Olyvia Kwok In trouble! Olyvia Kwok, art and jewelry investing advisor.

 

High profile art and jewelery investing advisor Olyvia Kwok successfully bid for Water-Worshipper by Jean-Michel Basquiat and Idilli by Cy Twombly at Sotheby's in February. "I think it was a bargain," she said at the time of the $4.3 million price for the Basquiat, "and I believe that by the end of the year it will be in a different league. In 18 months we are looking to double what we paid."

 

Michel Basquait. Water Worshippers, 1984 Michel Basquiat. Water Worshippers, 1984

 

"I buy a painting for a client or trading on my own account, tell people I have it, and sell it on to an existing client within six months to a year." Kwok then reaps a 20 percent commission on the profit. "I find there is a sweet spot for retail clients between $500,000 and $1 million," she continues.

The Twombly work went in the same sale for $662.192.

 

CY TWOMBLY (1928-2011) IDILLI signed with the artist's initials and dated 76 oil, watercolour and crayon on three sheets of Fabriano paper sheet: 116.8 by 83.8cm.; 46 by 33in CY TWOMBLY (1928-2011) IDILLI
signed with the artist's initials and dated 76
oil, watercolour and crayon on three sheets of Fabriano paper
sheet: 116.8 by 83.8cm.; 46 by 33in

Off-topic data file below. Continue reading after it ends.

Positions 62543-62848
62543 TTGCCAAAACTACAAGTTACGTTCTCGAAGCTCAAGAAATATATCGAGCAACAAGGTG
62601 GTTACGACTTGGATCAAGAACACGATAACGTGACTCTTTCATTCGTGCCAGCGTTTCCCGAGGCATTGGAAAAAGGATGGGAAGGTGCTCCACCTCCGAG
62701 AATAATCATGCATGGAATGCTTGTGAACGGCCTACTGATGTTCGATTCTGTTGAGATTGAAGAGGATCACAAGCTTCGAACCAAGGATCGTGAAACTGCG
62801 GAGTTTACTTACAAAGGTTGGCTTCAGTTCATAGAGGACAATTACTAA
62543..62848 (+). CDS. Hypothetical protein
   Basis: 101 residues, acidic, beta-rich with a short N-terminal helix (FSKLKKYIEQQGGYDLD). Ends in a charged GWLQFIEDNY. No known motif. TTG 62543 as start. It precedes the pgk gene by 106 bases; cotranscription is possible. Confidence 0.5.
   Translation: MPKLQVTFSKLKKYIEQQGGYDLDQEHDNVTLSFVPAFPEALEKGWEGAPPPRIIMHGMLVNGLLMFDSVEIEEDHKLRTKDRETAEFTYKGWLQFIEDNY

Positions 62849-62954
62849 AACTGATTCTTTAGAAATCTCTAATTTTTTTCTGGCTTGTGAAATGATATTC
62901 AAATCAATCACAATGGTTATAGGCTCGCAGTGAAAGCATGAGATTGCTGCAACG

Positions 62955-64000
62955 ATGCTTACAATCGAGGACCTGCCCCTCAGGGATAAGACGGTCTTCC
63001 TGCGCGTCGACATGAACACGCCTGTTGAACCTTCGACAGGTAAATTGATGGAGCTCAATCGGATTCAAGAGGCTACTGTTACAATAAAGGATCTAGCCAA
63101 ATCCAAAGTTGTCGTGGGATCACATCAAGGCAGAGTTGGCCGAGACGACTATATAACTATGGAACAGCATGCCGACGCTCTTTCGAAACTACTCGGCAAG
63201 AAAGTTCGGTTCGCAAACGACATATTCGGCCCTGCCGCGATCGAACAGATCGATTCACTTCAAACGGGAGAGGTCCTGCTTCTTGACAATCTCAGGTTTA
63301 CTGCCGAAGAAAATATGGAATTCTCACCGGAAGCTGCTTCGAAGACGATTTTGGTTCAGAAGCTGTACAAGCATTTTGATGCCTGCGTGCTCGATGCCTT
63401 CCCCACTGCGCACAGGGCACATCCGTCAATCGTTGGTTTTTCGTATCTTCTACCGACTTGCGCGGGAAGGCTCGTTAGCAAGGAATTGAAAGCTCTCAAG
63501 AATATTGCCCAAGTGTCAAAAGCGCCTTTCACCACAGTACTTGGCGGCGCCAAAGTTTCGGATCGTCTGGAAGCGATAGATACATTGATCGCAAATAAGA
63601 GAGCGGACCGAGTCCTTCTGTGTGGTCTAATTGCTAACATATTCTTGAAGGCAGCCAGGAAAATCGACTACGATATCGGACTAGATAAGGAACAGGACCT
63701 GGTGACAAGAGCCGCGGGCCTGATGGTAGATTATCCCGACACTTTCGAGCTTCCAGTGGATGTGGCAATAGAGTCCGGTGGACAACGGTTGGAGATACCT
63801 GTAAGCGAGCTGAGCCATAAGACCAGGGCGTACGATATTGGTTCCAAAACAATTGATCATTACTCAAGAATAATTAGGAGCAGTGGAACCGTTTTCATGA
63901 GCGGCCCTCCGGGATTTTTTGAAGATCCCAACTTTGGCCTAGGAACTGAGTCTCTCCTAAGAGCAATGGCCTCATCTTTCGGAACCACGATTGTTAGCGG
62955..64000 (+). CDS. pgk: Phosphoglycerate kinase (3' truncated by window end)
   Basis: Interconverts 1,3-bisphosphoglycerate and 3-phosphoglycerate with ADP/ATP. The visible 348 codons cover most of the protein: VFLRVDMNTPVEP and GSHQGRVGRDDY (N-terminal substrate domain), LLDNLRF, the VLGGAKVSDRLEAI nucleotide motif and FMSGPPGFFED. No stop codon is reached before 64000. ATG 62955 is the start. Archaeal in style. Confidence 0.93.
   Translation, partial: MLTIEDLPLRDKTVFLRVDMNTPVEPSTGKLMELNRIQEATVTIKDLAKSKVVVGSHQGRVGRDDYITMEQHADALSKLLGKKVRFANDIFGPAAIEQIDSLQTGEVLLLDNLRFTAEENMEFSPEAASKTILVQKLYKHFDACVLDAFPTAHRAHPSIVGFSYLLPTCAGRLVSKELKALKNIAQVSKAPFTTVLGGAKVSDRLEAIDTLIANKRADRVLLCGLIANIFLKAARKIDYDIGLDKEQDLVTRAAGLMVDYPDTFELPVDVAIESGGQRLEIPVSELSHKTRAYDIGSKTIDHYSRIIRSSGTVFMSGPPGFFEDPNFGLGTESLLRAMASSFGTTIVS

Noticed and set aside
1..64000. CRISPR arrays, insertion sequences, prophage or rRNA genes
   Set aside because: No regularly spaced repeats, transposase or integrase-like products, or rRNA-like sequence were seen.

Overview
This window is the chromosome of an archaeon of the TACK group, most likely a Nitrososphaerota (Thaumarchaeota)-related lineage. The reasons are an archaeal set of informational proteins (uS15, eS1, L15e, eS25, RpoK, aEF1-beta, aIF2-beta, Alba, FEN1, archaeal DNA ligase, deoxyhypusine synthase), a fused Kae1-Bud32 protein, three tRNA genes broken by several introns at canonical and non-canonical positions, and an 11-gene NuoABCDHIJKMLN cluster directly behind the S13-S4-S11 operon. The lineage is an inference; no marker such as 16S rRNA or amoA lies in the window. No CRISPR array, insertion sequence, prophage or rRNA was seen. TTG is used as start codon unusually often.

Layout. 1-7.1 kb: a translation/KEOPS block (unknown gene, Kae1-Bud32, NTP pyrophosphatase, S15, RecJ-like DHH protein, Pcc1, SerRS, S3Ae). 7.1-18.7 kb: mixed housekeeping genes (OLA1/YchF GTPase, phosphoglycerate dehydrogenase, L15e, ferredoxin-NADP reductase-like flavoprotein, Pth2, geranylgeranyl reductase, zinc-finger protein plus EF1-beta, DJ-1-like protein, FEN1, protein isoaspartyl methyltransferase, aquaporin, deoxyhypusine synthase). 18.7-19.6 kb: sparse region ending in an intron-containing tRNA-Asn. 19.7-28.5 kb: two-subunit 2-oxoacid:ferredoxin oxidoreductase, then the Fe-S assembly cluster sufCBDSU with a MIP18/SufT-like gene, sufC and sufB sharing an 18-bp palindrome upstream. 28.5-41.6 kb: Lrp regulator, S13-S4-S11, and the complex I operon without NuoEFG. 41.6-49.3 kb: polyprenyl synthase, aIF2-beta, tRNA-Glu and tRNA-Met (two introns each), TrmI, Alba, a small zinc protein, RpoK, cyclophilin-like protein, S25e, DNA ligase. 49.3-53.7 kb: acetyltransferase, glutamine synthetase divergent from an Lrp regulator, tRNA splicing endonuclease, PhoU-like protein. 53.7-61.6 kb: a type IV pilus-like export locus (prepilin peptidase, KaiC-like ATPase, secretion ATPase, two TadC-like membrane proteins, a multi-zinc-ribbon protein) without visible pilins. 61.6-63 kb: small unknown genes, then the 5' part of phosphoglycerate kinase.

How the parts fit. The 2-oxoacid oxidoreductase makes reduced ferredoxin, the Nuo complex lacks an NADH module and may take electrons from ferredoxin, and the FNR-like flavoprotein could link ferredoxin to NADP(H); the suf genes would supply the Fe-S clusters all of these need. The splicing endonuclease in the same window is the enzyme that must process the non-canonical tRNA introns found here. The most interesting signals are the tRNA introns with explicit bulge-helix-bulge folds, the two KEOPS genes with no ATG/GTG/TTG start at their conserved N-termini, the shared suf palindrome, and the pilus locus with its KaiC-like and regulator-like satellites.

Kwok claims that the European Hong Kong based client, who she was introduced to by a friend, on whose behalf she was bidding later failed to come up with the funds.

Conditions of sale state that "on the fall of the auctioneer's hammer, the contract between the consignor and the purchaser is concluded, and the winning bidder thereupon will immediately pay the full purchase price or such part as we may require".

Sotheby's duly filed a High Court writ demanding $5 million plus interest of $75.323.

Her spokesman added: "It is a very unfortunate situation and the first time Olyvia has had any kind of problem like this. She is an innocent party. This gentleman asked to buy the paintings then turned out not to have the funds. She is in the process of paying for the paintings and she will then sell them in due course to other collectors." The matter is being quickly resolved, a spokesman from Sotheby's said: "We've now been paid the majority of the proceeds and payment in full is in the process of being amicably resolved."

Kwok, who is highly regarded in the art-world, became an art dealer at the age of 22 under the mentorship Conor Mahoney a former vice-president of the Chinese department at Sotheby's. She comments: "I often make private sales rather than go through auction houses, because many clients appreciate the element of discretion. They don't want any public record of the transaction – no noise, no emails, no text messages, just a print-out. It's like an off-market property transaction."

There has been a resurgent interest in regarding art as an asset class, in addition to the many existing art-investing several major banks have caught on creating specialized departments to advise their clients in art investing. The art market is however in many aspects, especially compared with the financial market, highly unregulated. Many agreements, from sales to artist and gallery relations, are finalized verbally. Kwok's reputation should not be harmed by the incident.

See more Michel Basquiat on Barnebys here.

See more Cy Twombly on Barnebys here.

 

 

 

 

 

 

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